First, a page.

This led to Florida Agriculture Commissioner Nikki Fried — the only statewide elected Democrat in Florida and member of the Florida Cabinet— calling on DeSantis to issue a statewide Stay-At-Home-Order on March 20, 2020.

A call DeSantis not only ignored, but led him six days later, on March 26, 2020, to cancel a meeting of the Florida Cabinet, despite pleadings from lawmakers like Rep. Ben Diamond for an emergency meeting of the Cabinet.

Meanwhile, DeSantis continued to blame Florida’s cases on New York flights and New Yorkers that he apparently made up.

On March 25, 2020, from the Office of the Governor, DeSantis touted an alcohol-free hand sanitizer that isn’t approved to work against COVID-19.

Finally, on April 1, 2020 — after nearly 7,000 cases and 87 deaths in Florida— with the heat of the national media all over him, DeSantis issued a Stay-At-Home Executive Order. The reason, he said, was because President Trump announced an extension of federal social distancing guidelines.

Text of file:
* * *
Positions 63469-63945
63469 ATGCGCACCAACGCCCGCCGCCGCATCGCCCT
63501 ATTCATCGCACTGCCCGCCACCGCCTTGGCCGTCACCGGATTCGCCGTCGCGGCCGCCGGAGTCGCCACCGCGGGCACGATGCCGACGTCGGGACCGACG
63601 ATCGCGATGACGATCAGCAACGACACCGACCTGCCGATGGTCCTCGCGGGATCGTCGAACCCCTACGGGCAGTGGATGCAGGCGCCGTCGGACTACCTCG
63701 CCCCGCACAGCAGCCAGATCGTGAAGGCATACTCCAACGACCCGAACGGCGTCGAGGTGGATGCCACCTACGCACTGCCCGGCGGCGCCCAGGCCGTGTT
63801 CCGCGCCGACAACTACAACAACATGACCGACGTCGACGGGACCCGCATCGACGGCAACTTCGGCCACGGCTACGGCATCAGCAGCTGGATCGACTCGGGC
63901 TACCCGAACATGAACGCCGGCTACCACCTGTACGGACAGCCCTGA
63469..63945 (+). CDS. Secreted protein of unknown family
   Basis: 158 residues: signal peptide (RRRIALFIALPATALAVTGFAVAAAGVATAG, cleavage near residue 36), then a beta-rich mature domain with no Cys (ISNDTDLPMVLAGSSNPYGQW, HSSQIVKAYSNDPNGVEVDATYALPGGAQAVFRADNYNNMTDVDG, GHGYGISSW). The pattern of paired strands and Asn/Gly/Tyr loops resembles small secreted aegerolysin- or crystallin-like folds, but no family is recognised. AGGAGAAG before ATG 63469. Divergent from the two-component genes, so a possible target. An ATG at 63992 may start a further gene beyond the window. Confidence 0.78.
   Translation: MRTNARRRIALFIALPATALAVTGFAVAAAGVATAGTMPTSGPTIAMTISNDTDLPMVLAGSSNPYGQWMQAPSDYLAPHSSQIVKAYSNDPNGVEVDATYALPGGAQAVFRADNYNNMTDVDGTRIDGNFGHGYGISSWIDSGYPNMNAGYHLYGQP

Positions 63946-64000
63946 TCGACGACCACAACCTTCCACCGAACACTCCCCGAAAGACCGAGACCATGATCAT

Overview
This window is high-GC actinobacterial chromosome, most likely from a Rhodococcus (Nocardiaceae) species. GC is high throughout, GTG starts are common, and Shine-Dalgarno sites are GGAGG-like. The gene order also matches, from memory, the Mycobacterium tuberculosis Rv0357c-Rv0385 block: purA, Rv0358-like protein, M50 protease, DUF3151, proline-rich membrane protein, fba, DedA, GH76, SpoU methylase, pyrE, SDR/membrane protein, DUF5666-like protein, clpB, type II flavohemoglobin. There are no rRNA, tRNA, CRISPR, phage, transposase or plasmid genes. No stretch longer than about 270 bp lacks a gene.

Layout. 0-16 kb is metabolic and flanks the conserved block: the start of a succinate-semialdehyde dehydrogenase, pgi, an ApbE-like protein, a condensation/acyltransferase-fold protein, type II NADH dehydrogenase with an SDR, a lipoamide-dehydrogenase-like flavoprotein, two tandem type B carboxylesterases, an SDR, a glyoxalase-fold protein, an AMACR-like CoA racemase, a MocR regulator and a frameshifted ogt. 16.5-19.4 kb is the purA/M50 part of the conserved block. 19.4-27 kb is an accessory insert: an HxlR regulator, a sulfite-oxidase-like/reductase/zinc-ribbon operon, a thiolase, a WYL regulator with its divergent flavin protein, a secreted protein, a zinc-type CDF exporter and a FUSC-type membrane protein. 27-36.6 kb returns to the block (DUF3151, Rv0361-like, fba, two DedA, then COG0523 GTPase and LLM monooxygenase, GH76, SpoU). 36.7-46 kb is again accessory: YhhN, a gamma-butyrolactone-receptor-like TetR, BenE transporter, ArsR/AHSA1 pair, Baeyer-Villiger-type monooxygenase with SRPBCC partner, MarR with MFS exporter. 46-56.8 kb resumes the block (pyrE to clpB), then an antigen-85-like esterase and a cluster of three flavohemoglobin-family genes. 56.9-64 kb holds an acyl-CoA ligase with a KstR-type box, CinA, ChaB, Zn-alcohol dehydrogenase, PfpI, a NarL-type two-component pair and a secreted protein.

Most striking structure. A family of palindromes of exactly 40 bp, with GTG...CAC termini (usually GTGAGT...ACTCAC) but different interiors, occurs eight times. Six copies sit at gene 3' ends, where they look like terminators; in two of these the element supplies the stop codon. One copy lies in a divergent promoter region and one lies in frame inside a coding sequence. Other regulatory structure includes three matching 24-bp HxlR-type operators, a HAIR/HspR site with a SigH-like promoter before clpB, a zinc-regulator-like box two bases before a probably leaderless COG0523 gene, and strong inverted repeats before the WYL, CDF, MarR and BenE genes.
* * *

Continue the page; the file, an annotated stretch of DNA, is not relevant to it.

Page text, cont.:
Guidelines that had been in place since February 28, 2020.

However late, it was the right call. But of course, he messed that up, too. Because he signed another Executive Order, in secrecy and unbeknownst to anyone until the Tampa Bay Times reported on it. That order says his first order “supersede(s) any conflicting official action” by local officials.

It caused immediate confusion and rebuke from local government officials who had done everything they could in the absence of statewide leadership, leading to scenes like these on Florida beaches.

DeSantis later clarified his new statewide order was the “minimum.